Plato's dialogue the Apology is the trail and conviction of Socrates. In that dialogue, Socrates says that he would refuse to stop doing philosophy:



And therefore if you let me go now, and are not convinced by Anytus, ... and that if I escape now, your sons will all be utterly ruined by listening to my words—if you say to me, Socrates, this time we will not mind Anytus, and you shall be let off, but upon one condition, that you are not to enquire and speculate in this way any more, and that if you are caught doing so again you shall die;—if this was the condition on which you let me go, I should reply: Men of Athens, I honor and love you; but I shall obey God rather than you, and while I have life and strength I shall never cease from the practice and teaching of philosophy, exhorting any one whom I meet and saying to him after my manner: You, my friend,—a citizen of the great and mighty and wise city of Athens,—are you not ashamed of heaping up the greatest amount of money and honor and reputation, and caring so little about wisdom and truth and the greatest improvement of the soul, which you never regard or heed at all? And if the person with whom I am arguing, says: Yes, but I do care; then I do not leave him or let him go at once; but I proceed to interrogate and examine and cross-examine him, and if I think that he has no virtue in him, but only says that he has, I reproach him with undervaluing the greater, and overvaluing the less. And I shall repeat the same words to every one whom I meet, young and old, citizen and alien, but especially to the citizens, inasmuch as they are my brethren. For know that this is the command of God; and I believe that no greater good has ever happened in the state than my service to the God. For I do nothing but go about persuading you all, old and young alike, not to take thought for your persons or your properties, but first and chiefly to care about the greatest improvement of the soul. I tell you that virtue is not given by money, but that from virtue comes money and every other good of man, public as well as private. This is my teaching, and if this is the doctrine which corrupts the youth, I am a mischievous person. But if any one says that this is not my teaching, he is speaking an untruth. Wherefore, O men of Athens, I say to you, do as Anytus bids or not as Anytus bids, and either acquit me or not; but whichever you do, understand that I shall never alter my ways, not even if I have to die many times.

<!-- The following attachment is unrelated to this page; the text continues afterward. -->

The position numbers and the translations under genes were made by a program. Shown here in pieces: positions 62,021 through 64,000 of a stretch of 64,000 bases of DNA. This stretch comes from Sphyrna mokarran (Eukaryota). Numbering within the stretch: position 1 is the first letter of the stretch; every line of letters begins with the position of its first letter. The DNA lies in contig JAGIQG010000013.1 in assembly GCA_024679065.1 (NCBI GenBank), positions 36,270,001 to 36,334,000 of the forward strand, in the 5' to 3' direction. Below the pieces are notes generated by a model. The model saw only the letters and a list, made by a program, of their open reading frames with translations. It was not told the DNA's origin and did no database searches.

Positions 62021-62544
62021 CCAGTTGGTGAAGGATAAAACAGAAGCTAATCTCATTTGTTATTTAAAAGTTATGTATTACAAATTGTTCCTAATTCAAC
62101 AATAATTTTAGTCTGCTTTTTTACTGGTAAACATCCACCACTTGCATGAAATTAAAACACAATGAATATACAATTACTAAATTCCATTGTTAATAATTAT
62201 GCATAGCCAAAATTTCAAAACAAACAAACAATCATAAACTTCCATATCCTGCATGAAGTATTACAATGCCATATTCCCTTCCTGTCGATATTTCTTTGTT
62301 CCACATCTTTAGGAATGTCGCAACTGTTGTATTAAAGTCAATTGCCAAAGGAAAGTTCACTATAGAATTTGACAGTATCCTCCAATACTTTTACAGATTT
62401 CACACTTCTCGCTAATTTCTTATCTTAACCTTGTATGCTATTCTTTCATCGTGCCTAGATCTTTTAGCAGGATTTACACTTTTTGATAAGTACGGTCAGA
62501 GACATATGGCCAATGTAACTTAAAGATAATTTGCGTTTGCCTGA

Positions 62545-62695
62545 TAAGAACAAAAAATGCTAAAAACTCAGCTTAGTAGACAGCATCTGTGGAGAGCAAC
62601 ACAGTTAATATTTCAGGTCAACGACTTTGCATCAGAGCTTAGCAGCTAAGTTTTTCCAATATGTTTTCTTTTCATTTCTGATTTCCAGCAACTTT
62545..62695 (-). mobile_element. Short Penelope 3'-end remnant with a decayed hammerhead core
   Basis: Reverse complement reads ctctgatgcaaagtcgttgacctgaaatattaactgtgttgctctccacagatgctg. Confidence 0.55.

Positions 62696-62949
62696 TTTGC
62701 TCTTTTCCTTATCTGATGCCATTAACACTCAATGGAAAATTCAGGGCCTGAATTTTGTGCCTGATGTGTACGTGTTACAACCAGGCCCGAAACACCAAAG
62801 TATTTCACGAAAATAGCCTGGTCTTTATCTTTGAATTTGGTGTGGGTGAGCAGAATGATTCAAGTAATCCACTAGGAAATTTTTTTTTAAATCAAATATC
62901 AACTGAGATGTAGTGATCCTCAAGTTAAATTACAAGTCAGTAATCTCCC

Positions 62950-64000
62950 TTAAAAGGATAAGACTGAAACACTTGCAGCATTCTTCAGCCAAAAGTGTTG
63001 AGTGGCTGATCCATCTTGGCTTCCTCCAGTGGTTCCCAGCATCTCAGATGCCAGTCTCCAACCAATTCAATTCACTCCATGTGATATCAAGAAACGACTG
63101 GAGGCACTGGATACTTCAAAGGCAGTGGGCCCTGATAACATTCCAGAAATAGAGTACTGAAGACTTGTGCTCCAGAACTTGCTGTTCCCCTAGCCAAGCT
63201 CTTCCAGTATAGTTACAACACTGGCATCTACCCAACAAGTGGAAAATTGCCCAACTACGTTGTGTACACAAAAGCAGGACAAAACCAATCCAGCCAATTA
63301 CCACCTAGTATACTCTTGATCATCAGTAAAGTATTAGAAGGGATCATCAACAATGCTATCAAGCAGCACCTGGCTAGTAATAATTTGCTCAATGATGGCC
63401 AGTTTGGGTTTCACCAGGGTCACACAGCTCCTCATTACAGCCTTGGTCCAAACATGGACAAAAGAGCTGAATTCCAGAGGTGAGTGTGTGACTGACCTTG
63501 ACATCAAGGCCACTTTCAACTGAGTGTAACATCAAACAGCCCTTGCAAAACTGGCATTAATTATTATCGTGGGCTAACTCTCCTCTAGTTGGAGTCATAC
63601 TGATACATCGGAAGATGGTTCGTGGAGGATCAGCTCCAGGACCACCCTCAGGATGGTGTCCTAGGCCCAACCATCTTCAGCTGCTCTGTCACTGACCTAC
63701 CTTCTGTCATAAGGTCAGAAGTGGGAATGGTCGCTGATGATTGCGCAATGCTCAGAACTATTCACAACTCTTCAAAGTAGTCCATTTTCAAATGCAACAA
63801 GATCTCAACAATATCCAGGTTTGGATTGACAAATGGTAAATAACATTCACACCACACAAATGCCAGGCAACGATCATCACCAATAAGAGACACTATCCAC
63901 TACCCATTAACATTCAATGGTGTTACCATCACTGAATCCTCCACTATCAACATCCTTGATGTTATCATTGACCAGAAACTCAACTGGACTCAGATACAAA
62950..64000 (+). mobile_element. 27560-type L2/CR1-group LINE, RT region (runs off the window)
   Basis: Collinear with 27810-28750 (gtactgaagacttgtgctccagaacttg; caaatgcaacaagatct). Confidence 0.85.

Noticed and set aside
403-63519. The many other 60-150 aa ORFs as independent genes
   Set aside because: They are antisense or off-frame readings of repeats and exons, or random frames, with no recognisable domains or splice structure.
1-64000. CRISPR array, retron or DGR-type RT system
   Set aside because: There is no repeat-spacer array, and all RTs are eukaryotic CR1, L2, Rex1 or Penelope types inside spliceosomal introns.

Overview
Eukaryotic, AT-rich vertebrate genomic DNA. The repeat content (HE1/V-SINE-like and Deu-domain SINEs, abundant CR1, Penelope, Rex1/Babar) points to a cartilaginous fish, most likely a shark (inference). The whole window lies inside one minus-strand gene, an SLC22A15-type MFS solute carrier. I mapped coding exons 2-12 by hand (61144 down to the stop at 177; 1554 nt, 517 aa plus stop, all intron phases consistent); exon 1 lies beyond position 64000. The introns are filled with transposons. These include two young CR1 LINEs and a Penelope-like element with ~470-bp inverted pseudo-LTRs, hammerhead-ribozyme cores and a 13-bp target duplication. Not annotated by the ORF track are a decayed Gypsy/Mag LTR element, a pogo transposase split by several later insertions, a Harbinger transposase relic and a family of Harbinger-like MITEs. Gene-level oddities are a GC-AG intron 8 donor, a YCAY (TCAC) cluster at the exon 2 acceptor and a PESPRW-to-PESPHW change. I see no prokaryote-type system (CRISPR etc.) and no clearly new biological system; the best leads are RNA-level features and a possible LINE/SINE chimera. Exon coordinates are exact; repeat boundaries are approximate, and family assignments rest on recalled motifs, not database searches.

The Great Dialogues of Plato




Republic by Plato


1.     Justice is the interest of the strong - the golden rule:
        He who has the most gold makes all the rules.        

2.     To be just is to obey the laws of those in power.

3.     The powerful make mistakes.

4.     The powerful can make laws that are not in their interest.

5.     To obey these laws is not in the interest of the strong; therefore

6.     to be just is to do what is, and is not, in the interest of the strong.




1.  Power-brokers may make laws that aren't in their interest.

2.  Obeying such laws isn't in their interest; therefore

3.  being just is to do what is in the interest of the strong - and not to do what is in the interest of the strong.

4. The Sophists contradict themselves; they say there are no objective truths. Truth is relative, and all opinions are equal. At the same time they say that their position is better and true.










Copyright © 2010